New Member Option:  URL-Only

When you signed up for this newsletter, I offered two delivery options — I'd e-mail you the newsletter as text, or as HTML.  Now there's a third option: URL-only.  If you choose that, then you'll just get a very short text e-mail telling you that the newsletter's been posted to a Web site and the URL to view it.  I offer this for two reasons:  first, some people have asked for it, and, second, some of you just plain don't get this newsletter because your company's e-mail servers have hyperactive spam filters.  (Some people tell me that just having the word "newsletter" in the subject line causes the e-mail to be deleted!)  To change your subscription option, access the membership editing page at this URL:

I hope this is a useful new option for many of you.  No matter what delivery system you've selected, I still send a short text e-mail announcing the newsletter so that those with ravenous spam filters can expect the latest issue.

Join Me In Denmark May 28/29!

My European friends often e-mail to ask when I'll be speaking on The Continent.  Now I've got an answer — April 29/30 in Denmark.  The IT Solutions Group has hired me to present several topics over two days, including an overview of what's new in Windows Server 2003, some in-depth discussion of AD maintenance, troubleshooting and migration, how to secure a network, and how to tune systems.  It'll be fast-paced, educational and fun, so I hope you'll come join me!  More info at

Tech Section

The Final Set of XP/2003-Friendly Admin Tools Are Released

After what seemed like weekly updates, the RTM (release to manufacturing) version of the administrative tools for XP and 2003 are now available at and sadly they're as irritating to install as the old ones were —  make sure all of the old versions are removed, perhaps fiddle with the Registry and so on.  Double sadly, they no longer work on Windows 2000 systems and I've had some trouble getting some XP systems to install it correctly, even with SP1 and the old tools removed.

Featured Article: Stomping the LM Authentication Hole

Anyone reading Microsoft security PR stuff would be led to believe that running a modern NT/2000/XP/2003 system would reap the benefits of their newer, more secure operating system software.  And that's true in the sense that their newest authentication systems, things called NTLMv2 and Kerberos, are indeed quite good.  But there's an old security hole that's existed in NT since its earliest days that is easily exploited (which is bad) but easily closed for free (which is good).  In other words, having a state-of-the-art Active Directory or even an NT 4-based domain can be very secure but for one thing:  there's some software hanging around from the late 1980s that every single Microsoft system runs just on the off-chance that you're still running a LAN Manager 2.1 server, and that software (called "LM authentication") can be used to steal passwords on your system.  In this article, I want to explain basically how Microsoft systems do authentications, how this older software creates a security hole, and how to close that hole.  I also want to advocate strongly getting rid of something called "NTLM" in favor of "NTLMv2."  So I've got  a lot of explaining to do, but trust me, it'll be worthwhile.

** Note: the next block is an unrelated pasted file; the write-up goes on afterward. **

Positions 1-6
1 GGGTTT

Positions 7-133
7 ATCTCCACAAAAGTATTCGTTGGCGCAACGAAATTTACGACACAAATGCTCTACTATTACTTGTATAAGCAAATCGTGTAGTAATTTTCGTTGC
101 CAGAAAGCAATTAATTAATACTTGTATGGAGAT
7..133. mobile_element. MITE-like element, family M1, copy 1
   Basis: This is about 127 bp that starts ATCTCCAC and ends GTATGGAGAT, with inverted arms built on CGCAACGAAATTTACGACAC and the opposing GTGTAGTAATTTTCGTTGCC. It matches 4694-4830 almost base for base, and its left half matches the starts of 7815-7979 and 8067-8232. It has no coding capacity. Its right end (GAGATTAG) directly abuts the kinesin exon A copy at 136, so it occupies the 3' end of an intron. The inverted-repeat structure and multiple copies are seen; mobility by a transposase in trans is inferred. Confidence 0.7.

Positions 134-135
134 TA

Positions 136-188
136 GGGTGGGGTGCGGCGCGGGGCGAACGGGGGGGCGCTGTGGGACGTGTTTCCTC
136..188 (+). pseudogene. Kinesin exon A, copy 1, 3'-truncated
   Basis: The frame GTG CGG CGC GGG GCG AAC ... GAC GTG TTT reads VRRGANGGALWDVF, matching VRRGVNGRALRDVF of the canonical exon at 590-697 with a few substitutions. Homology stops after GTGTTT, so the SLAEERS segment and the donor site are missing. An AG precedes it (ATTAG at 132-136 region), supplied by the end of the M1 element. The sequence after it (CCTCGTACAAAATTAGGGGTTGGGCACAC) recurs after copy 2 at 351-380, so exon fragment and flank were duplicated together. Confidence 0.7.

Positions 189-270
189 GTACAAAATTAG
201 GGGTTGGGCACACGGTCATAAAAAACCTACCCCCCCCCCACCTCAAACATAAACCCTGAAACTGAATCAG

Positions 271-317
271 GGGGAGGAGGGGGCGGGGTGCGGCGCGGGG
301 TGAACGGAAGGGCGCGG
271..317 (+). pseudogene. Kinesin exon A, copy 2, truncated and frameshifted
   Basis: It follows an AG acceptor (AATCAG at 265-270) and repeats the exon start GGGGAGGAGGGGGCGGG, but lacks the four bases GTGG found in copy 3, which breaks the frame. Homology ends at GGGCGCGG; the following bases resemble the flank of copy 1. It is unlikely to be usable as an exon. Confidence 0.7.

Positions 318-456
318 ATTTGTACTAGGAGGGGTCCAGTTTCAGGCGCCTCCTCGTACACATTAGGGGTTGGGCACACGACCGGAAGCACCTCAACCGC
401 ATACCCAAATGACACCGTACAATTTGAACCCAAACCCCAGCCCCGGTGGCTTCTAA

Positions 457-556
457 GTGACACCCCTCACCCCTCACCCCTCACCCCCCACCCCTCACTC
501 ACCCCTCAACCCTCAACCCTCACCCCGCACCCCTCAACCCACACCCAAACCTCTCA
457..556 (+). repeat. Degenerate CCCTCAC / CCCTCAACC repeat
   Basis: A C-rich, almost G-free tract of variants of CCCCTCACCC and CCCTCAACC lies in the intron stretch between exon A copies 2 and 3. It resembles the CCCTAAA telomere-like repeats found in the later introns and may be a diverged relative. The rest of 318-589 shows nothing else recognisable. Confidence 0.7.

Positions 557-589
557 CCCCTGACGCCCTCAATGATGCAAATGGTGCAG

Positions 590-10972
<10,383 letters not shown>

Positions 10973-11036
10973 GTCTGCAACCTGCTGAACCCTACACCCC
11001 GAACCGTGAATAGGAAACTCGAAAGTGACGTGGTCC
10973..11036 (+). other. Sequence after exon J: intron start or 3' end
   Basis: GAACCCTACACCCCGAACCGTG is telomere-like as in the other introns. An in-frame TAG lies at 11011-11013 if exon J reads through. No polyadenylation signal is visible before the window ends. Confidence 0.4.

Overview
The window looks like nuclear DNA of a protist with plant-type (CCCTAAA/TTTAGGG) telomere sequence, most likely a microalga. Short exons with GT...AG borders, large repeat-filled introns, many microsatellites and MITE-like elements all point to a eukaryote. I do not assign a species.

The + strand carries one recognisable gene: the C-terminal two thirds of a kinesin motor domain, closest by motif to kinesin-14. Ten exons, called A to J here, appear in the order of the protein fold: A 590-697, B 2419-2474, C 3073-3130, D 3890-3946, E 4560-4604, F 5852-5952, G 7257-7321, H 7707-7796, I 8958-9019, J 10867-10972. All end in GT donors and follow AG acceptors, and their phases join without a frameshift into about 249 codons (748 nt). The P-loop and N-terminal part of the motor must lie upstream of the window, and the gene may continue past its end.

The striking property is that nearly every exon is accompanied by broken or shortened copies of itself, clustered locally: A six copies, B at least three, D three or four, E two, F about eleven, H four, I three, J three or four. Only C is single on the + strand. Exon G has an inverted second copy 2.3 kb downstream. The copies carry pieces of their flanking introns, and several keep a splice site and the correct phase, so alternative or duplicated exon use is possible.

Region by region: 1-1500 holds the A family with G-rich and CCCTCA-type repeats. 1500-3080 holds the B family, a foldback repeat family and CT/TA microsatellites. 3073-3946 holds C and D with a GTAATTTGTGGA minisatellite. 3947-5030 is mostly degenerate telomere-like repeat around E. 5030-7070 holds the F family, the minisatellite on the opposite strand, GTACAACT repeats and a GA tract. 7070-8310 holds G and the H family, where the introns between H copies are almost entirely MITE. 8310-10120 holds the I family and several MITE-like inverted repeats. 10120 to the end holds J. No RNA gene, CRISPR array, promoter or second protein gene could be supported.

Over the years, Microsoft has created a variety of protocols designed to allow people to authenticate to network servers securely.  First there was LM, the authentication system used by LAN Manager, an OS/2-based network operating system available in the 1989-1994 time frame.  Windows for Workgroups, Windows 9x and ME systems still use LM.  Then 1993 saw an improvement in LM with the introduction of NT 3.1 through a new authentication system called NTLM.  By default all NT, 2000, XP, and 2003 systems use NTLM to log onto workgroup members or NT 4 domains.  NT 4 systems also use NTLM to log onto Active Directory domains.  NT 4.0 Service Pack 4 introduced more improvements to NTLM, resulting in NTLMv2.  I don't know of any operating systems that use NTLMv2 by default but, as you'll see, I hope you'll configure your systems to use it.  Finally, 2000, XP and 2003 systems can log onto Active Directory domains using Kerberos, which is an even more secure system than NTLMv2.  There is currently no way to make a Windows 9x, ME, or NT 4 system log onto an Active Directory using Kerberos.  In short, then, we've got four authentication systems to work with — LM, NTLM, NTLMv2, and Kerberos.  I'll talk about the first three in this article.

Challenges: Sending Passwords Without Transmitting Them 

No matter how much talk we hear about using fingerprints, retinas, smartcards or other high-tech methods to control access to network resources, 99.9 percent of us still control access to our servers with the same old simple approach:  passwords.  You claim to be someone, and prove it by showing that you know something that only that person knows.  Basically, then, every time you try to access a server, the server needs to verify that you are indeed who you say you are.  In the Microsoft world (and others also, but we're talking the Windows and NT families here) the server "challenges" your client (probably a workstation), in effect saying to the client "tell me the name and password of the person sitting at you so I can decide whether or not to grant the access that you want."